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| 7 October 2015 | Reply

18 September, 2015
Reviewed by Shane Pinnegar

Keith Richards - Crosseyed Heart

As the survivor of a long-standing affair with Sister Morphine; snorter of an Everest of Columbian marching powder and – allegedly – his own Dad’s ashes; life on the road for fifty years; writer of too many Rolling Stones classics to name; inspiration for iconic movie character Captain Jack Sparrow; influencer of just about everybody from pop strumpets to metal gods; and most likely the only creature alive after a nuclear holocaust, Keef Richards has earnt the right to pretty much do whatever he wants.

Lucky for his many fans around the world, he has overcome his self-confessed laziness (and the enormous burden his day job with Rolling Stones Incorporated must entail) to make a very welcome third solo album, more than twenty years after Main Offender, his second.

Started in cahoots with long-time session drummer Steve Jordan around 2011, Crosseyed Heart was built up by the twosome over a couple of years before Richards’ regular X-Pensive Wino compadre Waddy Wachtel, as well as the incomparable Ivan Neville and Stones alumni Bernard Fowler and Blondie Chaplin, amongst others, were available to step in and finish the songs off.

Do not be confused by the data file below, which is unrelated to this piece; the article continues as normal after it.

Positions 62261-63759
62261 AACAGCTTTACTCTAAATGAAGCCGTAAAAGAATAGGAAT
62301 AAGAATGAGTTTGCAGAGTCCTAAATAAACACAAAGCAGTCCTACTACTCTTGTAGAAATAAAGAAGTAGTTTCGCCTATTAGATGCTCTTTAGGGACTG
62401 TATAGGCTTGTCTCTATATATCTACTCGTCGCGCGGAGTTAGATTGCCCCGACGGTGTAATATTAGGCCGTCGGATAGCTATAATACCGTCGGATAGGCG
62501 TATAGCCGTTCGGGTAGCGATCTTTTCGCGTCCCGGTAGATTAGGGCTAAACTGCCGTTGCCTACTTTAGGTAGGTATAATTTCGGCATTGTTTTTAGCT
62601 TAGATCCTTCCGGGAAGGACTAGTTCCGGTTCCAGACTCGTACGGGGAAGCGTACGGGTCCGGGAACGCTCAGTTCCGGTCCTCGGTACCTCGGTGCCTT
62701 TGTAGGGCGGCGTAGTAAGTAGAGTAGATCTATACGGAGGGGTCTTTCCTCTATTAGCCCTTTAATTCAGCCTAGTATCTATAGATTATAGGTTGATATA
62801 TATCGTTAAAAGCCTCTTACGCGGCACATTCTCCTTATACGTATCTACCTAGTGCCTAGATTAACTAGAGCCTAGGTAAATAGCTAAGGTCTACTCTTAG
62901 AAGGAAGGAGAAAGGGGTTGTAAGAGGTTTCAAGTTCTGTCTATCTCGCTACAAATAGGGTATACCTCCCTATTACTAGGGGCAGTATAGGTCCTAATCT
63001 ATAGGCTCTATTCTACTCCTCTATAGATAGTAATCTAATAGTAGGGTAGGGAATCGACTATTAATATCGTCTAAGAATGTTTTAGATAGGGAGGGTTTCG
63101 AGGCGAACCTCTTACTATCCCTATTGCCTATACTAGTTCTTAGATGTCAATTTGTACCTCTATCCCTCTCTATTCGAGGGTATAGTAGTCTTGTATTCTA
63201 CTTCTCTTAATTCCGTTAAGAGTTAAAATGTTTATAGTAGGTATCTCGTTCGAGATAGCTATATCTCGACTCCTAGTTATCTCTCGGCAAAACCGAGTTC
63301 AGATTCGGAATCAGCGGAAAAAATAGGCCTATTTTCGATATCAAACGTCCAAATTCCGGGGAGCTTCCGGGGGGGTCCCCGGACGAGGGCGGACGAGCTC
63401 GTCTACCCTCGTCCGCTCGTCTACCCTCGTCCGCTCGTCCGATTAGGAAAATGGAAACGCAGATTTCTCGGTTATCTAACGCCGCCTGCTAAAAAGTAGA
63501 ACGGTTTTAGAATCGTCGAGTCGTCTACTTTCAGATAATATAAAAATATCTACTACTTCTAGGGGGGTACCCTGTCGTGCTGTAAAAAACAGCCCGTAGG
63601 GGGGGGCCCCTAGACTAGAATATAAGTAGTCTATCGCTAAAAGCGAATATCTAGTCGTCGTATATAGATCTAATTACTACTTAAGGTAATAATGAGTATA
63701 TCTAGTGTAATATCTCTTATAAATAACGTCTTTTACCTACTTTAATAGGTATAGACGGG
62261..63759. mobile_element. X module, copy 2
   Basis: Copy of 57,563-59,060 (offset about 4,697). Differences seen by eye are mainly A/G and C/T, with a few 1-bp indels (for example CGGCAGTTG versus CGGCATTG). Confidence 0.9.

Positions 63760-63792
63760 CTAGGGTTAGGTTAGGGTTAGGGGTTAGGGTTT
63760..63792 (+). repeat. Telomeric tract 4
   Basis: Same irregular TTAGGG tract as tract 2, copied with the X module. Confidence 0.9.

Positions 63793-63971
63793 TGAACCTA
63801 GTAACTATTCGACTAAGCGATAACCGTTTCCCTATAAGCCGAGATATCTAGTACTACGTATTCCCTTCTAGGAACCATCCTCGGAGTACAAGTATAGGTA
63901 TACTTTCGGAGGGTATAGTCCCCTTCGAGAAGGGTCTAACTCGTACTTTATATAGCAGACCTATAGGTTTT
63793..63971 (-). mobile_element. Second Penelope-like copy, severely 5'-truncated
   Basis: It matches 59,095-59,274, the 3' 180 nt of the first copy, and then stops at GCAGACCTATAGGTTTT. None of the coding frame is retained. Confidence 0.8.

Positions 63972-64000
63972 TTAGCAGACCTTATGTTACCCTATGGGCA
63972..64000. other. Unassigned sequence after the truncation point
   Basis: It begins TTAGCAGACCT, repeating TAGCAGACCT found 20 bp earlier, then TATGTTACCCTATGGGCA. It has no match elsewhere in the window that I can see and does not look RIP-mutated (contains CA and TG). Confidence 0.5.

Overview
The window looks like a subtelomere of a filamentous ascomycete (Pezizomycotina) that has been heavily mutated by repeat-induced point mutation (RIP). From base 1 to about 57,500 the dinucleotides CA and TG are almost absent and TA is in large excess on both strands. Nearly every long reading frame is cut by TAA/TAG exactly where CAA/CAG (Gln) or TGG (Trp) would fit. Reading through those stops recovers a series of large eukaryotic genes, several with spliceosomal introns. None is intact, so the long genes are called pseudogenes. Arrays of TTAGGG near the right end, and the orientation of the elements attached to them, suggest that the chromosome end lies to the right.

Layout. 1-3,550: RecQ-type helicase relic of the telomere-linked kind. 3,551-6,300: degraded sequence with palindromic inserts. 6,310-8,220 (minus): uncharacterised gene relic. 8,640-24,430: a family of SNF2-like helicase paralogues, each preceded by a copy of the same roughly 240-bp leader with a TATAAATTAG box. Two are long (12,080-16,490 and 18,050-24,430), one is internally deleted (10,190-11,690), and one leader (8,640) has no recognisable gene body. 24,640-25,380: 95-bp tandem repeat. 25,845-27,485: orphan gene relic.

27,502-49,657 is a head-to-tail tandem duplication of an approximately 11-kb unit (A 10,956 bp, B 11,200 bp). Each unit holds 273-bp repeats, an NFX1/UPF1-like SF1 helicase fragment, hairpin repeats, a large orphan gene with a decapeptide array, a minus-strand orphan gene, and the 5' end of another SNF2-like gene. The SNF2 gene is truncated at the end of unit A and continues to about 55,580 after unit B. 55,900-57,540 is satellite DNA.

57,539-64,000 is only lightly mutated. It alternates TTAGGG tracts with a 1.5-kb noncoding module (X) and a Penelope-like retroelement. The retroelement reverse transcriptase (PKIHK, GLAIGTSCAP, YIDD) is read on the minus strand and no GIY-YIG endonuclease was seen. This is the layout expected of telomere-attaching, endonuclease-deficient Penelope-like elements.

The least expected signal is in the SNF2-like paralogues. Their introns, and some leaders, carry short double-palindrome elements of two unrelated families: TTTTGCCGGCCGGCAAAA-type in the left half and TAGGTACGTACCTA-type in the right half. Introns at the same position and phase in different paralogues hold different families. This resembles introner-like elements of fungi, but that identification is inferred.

Mention the louche pirate swagger of the elegantly wasted rock star, and Keef is your go-to image. He doesn’t disappoint with this collection, either, revisiting all his primary influences and Keef-ing them up in fine fashion.

There’s Stonesy rock n’ roll (of course – Trouble, Heartstopper, Something For Nothing), blues (the title track, Nothing On Me, Leadbelly’s Goodnight Irene, Blues In The Morning), touches of country (Robbed Blind) and reggae (Love Overdue) and soul (Just A Gift, Lover’s Plea, Illusion – a gorgeous and sexually tense duet with Norah Jones), all overshadowed by Richards’ gravelly vocal – at times like a hot wind blowing over desert rocks.

Those vocals have some seriously rogueish lyrics to wrap themselves around. There’s tales of loving two women, the attraction of opposites, late-night love, heartbreak and reprobate behaviour, all delivered with a confidence and ability that few possess.

The most knowing grins, of course, given his chemical backstory, are reserved for Robbed Blind and Got Nothing On Me. The first insists “I can’t call the cops – who knows what they’ll find”, while the second rejoices getting busted and getting away with it.

“If you want to understand Keith,” Ivan Neville has said, “look at the music.” That has never been more true than on Cross-Eyed Heart: a collection to thrill the wastrel and wannabe pirate rock star in everyone who loves rock n’ roll.

Category: CD Reviews

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